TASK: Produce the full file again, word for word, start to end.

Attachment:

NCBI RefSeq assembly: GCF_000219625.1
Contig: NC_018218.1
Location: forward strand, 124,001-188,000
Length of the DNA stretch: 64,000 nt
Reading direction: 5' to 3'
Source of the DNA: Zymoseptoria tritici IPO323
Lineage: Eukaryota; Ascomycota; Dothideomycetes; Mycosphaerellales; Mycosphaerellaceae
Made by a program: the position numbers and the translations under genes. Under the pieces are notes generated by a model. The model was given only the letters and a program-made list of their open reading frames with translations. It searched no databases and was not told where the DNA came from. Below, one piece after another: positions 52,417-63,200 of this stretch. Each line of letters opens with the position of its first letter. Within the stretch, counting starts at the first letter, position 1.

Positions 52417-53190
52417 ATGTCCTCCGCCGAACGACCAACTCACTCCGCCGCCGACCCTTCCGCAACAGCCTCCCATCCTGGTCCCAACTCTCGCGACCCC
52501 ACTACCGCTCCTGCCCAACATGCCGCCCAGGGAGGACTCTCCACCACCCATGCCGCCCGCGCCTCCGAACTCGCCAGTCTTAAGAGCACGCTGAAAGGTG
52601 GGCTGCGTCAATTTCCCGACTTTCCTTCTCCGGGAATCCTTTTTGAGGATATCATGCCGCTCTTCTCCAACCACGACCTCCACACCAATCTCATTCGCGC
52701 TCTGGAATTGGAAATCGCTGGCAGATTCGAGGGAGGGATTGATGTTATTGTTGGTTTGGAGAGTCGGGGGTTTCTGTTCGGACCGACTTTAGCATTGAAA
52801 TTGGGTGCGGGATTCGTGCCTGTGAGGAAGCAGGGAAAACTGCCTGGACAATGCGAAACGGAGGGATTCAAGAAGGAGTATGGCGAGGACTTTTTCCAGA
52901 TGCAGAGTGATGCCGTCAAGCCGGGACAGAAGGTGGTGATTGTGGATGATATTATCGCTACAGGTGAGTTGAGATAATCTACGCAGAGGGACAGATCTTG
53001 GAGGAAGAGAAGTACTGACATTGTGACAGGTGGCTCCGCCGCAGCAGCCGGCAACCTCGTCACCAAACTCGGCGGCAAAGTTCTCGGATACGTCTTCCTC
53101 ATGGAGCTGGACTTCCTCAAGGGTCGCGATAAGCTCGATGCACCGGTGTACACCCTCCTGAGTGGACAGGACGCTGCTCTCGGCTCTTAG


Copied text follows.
NCBI RefSeq assembly: GCF_000219625.1
Contig: NC_018218.1
Location: forward strand, 124,001-188,000
Length of the DNA stretch: 64,000 nt
Reading direction: 5' to 3'
Source of the DNA: Zymoseptoria tritici IPO323
Lineage: Eukaryota; Ascomycota; Dothideomycetes; Mycosphaerellales; Mycosphaerellaceae
Made by a program: the position numbers and the translations under genes. Under the pieces are notes generated by a model. The model was given only the letters and a program-made list of their open reading frames with translations. It searched no databases and was not told where the DNA came from. Below, one piece after another: positions 52,417-63,200 of this stretch. Each line of letters opens with the position of its first letter. Within the stretch, counting starts at the first letter, position 1.

Positions 52417-53190
52417 ATGTCCTCCGCCGAACGACCAACTCACTCCGCCGCCGACCCTTCCGCAACAGCCTCCCATCCTGGTCCCAACTCTCGCGACCCC
52501 ACTACCGCTCCTGCCCAACATGCCGCCCAGGGAGGACTCTCCACCACCCATGCCGCCCGCGCCTCCGAACTCGCCAGTCTTAAGAGCACGCTGAAAGGTG
52601 GGCTGCGTCAATTTCCCGACTTTCCTTCTCCGGGAATCCTTTTTGAGGATATCATGCCGCTCTTCTCCAACCACGACCTCCACACCAATCTCATTCGCGC
52701 TCTGGAATTGGAAATCGCTGGCAGATTCGAGGGAGGGATTGATGTTATTGTTGGTTTGGAGAGTCGGGGGTTTCTGTTCGGACCGACTTTAGCATTGAAA
52801 TTGGGTGCGGGATTCGTGCCTGTGAGGAAGCAGGGAAAACTGCCTGGACAATGCGAAACGGAGGGATTCAAGAAGGAGTATGGCGAGGACTTTTTCCAGA
52901 TGCAGAGTGATGCCGTCAAGCCGGGACAGAAGGTGGTGATTGTGGATGATATTATCGCTACAGGTGAGTTGAGATAATCTACGCAGAGGGACAGATCTTG
53001 GAGGAAGAGAAGTACTGACATTGTGACAGGTGGCTCCGCCGCAGCAGCCGGCAACCTCGTCACCAAACTCGGCGGCAAAGTTCTCGGATACGTCTTCCTC
53101 ATGGAGCTGGACTTCCTCAAGGGTCGCGATAAGCTCGATGCACCGGTGTACACCCTCCTGAGTGGACAGGACGCTGCTCTCGGCTCTTAG